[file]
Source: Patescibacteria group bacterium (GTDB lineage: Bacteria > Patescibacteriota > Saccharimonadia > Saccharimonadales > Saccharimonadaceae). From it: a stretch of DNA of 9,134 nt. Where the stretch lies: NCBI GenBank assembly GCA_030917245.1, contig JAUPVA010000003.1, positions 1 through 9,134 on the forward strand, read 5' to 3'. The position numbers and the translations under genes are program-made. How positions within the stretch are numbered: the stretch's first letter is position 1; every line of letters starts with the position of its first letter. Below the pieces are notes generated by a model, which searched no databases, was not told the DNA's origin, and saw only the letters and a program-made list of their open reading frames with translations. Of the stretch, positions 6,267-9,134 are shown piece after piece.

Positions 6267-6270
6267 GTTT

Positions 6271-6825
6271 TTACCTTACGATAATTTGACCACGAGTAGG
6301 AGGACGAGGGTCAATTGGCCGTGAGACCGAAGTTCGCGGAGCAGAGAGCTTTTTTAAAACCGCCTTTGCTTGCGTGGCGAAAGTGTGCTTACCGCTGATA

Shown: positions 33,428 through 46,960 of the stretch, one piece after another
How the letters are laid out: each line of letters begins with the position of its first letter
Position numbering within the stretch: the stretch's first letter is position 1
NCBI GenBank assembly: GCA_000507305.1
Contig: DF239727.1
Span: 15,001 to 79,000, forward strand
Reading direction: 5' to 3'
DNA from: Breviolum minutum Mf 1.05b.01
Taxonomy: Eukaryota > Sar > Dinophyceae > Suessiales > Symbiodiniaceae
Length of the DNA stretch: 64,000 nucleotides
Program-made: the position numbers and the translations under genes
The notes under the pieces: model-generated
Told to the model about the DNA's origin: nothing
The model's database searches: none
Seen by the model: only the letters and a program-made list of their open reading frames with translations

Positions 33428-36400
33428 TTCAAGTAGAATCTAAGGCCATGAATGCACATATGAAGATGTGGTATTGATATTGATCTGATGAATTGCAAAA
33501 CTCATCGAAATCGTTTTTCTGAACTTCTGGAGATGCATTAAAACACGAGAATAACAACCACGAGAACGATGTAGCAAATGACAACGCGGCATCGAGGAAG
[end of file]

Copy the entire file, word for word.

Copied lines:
Source: Patescibacteria group bacterium (GTDB lineage: Bacteria > Patescibacteriota > Saccharimonadia > Saccharimonadales > Saccharimonadaceae). From it: a stretch of DNA of 9,134 nt. Where the stretch lies: NCBI GenBank assembly GCA_030917245.1, contig JAUPVA010000003.1, positions 1 through 9,134 on the forward strand, read 5' to 3'. The position numbers and the translations under genes are program-made. How positions within the stretch are numbered: the stretch's first letter is position 1; every line of letters starts with the position of its first letter. Below the pieces are notes generated by a model, which searched no databases, was not told the DNA's origin, and saw only the letters and a program-made list of their open reading frames with translations. Of the stretch, positions 6,267-9,134 are shown piece after piece.

Positions 6267-6270
6267 GTTT

Positions 6271-6825
6271 TTACCTTACGATAATTTGACCACGAGTAGG
6301 AGGACGAGGGTCAATTGGCCGTGAGACCGAAGTTCGCGGAGCAGAGAGCTTTTTTAAAACCGCCTTTGCTTGCGTGGCGAAAGTGTGCTTACCGCTGATA

Shown: positions 33,428 through 46,960 of the stretch, one piece after another
How the letters are laid out: each line of letters begins with the position of its first letter
Position numbering within the stretch: the stretch's first letter is position 1
NCBI GenBank assembly: GCA_000507305.1
Contig: DF239727.1
Span: 15,001 to 79,000, forward strand
Reading direction: 5' to 3'
DNA from: Breviolum minutum Mf 1.05b.01
Taxonomy: Eukaryota > Sar > Dinophyceae > Suessiales > Symbiodiniaceae
Length of the DNA stretch: 64,000 nucleotides
Program-made: the position numbers and the translations under genes
The notes under the pieces: model-generated
Told to the model about the DNA's origin: nothing
The model's database searches: none
Seen by the model: only the letters and a program-made list of their open reading frames with translations

Positions 33428-36400
33428 TTCAAGTAGAATCTAAGGCCATGAATGCACATATGAAGATGTGGTATTGATATTGATCTGATGAATTGCAAAA
33501 CTCATCGAAATCGTTTTTCTGAACTTCTGGAGATGCATTAAAACACGAGAATAACAACCACGAGAACGATGTAGCAAATGACAACGCGGCATCGAGGAAG